In climbing, you get out what you put in. That applies not only to what you do in the gym, but also the choices you make in the kitchen. Learn about nutrition for climbers from sports dietitian Amity Warme to provide your body with enough energy for working hard, sending hard, and loving climbing for life. 

Amity Warme

Amity Warme on the Golden Gate route (13a) up El Cap in Yosemite.

Nutrition is one of the most crucial, but controversial, pieces of the puzzle for athletes. Food fuels our hardworking bodies through periods of training, recovering, projecting, and—on occasion—actually sending. We can’t do any of the things we love in the gym, on the rock, or in all the little life moments in between without enough gas in the tank to support it all.

The line between healthy eating and underfueling can be a fine one. So how can climbers keep from crossing it? Amity Warme, sports dietitian and the newest member of the PhysiVantage pro team, is here to help make sense of it all. Here are a few highlights from her recent chat with Ryan Delvin on The Struggle Climbing Show to help you make friends with food again! 

How much does weight really matter? 

Not as much as you’d think. Manipulating the strength-to-weight ratio by dropping weight does work…for a while. Climbers like Melina Costanza have expressed how it feels to be “sprinting toward a cliff” when restricting intake for the sake of losing weight. Gravity is real, and having less weight to move around can certainly have a temporarily positive impact on your climbing. But the upward trend only lasts so long. Climbers will eventually begin to lose power and strength, which comes back around to negate any changes to strength-to-weight ratio. Other factors also matter just as much as, or even more so, than weight. Training adaptations, skill development, goal-setting practices, recovery habits, mental health, relationships, and more all affect climbing performance. Thinking in terms of performance goals rather than weight goals is a good way to put it all together.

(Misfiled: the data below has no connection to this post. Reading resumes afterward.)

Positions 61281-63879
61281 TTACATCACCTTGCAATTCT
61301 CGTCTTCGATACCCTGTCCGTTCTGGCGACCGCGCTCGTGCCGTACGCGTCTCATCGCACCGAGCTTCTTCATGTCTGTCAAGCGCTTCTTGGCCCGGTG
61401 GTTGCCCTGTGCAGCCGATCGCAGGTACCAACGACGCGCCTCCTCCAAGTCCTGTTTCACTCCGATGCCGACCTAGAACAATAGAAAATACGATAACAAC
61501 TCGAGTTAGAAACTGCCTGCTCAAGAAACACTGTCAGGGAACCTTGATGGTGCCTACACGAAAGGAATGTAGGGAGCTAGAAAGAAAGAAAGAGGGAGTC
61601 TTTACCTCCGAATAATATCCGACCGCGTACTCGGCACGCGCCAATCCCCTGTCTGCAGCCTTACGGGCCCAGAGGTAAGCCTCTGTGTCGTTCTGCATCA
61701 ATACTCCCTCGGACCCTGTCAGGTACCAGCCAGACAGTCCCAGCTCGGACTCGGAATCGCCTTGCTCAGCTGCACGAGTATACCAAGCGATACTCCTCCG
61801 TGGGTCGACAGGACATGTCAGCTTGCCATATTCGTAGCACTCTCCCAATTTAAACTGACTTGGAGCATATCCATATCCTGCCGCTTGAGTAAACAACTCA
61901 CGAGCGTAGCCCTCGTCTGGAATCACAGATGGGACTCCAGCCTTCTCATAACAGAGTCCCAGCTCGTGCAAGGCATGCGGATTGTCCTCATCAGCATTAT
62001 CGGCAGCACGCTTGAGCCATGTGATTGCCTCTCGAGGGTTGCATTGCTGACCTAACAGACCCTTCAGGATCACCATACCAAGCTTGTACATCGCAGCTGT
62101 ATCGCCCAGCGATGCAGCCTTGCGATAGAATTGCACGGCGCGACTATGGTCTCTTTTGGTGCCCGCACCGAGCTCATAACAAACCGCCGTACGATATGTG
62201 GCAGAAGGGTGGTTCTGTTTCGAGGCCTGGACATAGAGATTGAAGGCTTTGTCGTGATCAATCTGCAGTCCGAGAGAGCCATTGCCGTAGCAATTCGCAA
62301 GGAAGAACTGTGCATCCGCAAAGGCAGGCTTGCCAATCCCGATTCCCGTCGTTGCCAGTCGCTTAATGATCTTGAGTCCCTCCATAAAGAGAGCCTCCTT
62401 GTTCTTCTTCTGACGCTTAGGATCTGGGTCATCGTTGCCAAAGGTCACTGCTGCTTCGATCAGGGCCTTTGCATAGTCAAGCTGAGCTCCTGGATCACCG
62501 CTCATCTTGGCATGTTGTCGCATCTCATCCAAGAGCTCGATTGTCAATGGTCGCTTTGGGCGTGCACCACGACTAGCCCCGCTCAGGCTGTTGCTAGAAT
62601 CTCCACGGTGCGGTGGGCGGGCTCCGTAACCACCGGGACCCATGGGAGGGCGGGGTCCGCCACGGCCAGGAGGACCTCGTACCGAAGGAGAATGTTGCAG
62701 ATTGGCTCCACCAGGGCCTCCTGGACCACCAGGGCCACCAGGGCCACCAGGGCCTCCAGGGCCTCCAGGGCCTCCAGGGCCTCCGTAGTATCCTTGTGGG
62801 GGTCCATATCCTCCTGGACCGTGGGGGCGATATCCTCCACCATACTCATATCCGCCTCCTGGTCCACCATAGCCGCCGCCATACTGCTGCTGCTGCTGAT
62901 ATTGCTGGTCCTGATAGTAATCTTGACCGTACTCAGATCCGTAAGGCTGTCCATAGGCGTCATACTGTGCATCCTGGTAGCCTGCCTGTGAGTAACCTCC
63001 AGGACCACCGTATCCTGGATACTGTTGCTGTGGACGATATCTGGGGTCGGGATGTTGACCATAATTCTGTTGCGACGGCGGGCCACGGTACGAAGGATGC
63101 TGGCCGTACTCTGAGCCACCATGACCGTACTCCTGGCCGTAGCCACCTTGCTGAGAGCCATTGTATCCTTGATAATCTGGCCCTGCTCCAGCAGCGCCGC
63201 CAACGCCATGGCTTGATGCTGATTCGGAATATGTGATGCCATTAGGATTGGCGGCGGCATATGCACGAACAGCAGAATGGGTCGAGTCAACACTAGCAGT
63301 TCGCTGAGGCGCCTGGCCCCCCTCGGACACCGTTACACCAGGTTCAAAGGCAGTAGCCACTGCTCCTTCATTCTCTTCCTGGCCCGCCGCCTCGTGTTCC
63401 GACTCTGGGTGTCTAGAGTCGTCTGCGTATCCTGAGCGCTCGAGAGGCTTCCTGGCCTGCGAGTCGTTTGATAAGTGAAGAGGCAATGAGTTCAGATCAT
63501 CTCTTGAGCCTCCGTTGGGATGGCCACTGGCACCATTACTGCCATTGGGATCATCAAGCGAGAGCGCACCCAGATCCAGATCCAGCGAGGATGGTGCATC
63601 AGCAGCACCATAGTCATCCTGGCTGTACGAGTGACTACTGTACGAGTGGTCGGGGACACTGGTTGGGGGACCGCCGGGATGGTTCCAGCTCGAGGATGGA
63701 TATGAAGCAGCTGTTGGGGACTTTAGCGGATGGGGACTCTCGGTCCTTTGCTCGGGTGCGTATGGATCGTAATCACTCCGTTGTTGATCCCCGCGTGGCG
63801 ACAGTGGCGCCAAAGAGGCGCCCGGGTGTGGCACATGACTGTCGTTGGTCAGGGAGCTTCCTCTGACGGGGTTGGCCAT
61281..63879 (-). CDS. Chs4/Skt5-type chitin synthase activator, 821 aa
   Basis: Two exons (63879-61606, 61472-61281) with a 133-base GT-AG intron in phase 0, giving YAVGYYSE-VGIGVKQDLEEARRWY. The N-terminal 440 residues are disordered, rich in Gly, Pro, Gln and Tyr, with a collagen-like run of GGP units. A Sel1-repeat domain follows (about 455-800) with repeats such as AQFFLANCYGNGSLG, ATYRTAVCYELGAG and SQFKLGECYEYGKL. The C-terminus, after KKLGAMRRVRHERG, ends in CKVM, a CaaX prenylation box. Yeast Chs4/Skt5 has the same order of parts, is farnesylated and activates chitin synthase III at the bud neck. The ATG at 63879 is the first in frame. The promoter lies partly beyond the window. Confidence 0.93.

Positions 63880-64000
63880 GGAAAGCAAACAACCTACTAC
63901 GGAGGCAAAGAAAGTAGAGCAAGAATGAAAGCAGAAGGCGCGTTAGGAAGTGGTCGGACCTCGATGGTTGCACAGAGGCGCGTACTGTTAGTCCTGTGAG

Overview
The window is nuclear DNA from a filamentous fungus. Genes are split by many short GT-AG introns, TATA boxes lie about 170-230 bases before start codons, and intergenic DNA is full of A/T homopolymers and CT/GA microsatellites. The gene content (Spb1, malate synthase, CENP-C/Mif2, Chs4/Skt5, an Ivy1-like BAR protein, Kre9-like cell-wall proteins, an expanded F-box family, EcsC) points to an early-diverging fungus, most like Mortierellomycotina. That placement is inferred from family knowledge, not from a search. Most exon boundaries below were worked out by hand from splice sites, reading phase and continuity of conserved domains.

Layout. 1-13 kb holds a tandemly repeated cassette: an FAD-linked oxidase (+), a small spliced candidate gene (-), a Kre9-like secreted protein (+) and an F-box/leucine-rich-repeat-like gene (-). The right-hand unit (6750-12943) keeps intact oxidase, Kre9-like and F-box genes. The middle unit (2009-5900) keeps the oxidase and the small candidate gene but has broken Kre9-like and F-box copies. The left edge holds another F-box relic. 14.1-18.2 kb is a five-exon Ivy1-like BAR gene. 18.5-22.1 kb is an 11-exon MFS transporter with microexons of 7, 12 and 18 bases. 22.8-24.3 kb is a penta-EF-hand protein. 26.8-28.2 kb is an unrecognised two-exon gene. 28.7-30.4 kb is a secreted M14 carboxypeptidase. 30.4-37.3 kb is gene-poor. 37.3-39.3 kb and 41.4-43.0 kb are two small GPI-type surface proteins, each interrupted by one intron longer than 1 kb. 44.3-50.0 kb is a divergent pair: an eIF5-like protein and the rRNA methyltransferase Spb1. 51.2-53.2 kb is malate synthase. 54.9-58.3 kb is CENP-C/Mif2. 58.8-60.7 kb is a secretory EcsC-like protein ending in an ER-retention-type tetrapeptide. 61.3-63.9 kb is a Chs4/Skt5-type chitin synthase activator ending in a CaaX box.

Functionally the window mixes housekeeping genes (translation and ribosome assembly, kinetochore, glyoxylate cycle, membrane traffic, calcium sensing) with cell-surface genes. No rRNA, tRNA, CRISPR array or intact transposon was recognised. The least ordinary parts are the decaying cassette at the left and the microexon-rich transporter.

Is there such a thing as healthy weight loss for climbing?

In a word, yes. But it’s complicated. There’s a difference between temporarily dieting down for a specific project or goal and sitting in a long-term deficit, says Amity. The human body prefers stability. Remain in a drastic enough deficit for too long, and your body will begin to fight back with energy losses and negative health effects. A modest, short-term cut could very well be a different story. Matt Fultz often goes through phases of slightly heavier and lighter body weights. The key word here is slightly. Trimming a small amount of weight—a mere percentage or two—helps him enter a performance phase. But that’s only after putting in all of the other work required to be at his best. 

Should climbers track their nutrition intake? 

This depends on the person. For some, tracking intake or macronutrients works well to help them figure out their needs. For others, it triggers an eating disorder. And, numbers don’t paint a full picture, as Amity reminds us. Nutrition isn’t an exact science; it’s more about how you feel. Symptoms like fatigue, irritability, frequent injury or illness, and slow recovery are common warning signs of underfueling that can tell you more about your nutrition than any calorie count. Keeping basic track of changes in activity level can also offer climbers a good understanding of how to tweak their nutrition throughout different phases in training and life.   

Amity Warme near Salt Lake City.

Does meal timing matter? 

Food is important for all activity in life, but especially for the hard stuff. Focus on building good nutritional habits around your training and climbing times. This looks like powering up with a meal or snack before your sessions, bringing along a carb-rich snack to cap off your energy stores during sessions longer than an hour, and finishing with a combo of carbs and protein within 30 minutes of finishing for optimal recovery. 

What are the most effective nutritional supplements for climbers?

Protein powder can be a simple way to make sure you’re getting enough of this macronutrient in your diet. Highly active athletes should aim for 0.75-1.0 grams of protein per pound of bodyweight spread throughout the day. Caffeine can provide a helpful energy boost, especially when used as an intentional supplement rather than an everyday habit. That doesn’t mean you have to kick your morning coffee habit…but tapering down in the days before a big effort when you could really use an extra-strong hit of energy will make caffeine more effective. Collagen, when paired with an exercise stimulus, can build more robust tendons and ligaments. Collagen on its own is like sending a letter without an address; exercise gives it a place to go. It doesn’t take much to do the trick. Even 10-15 minute hangs that engage your tissues is enough to direct the collagen to the right places in your body. 

For more where all this came from, listen to the whole conversation with Amity Warme on The Struggle Climbing Show

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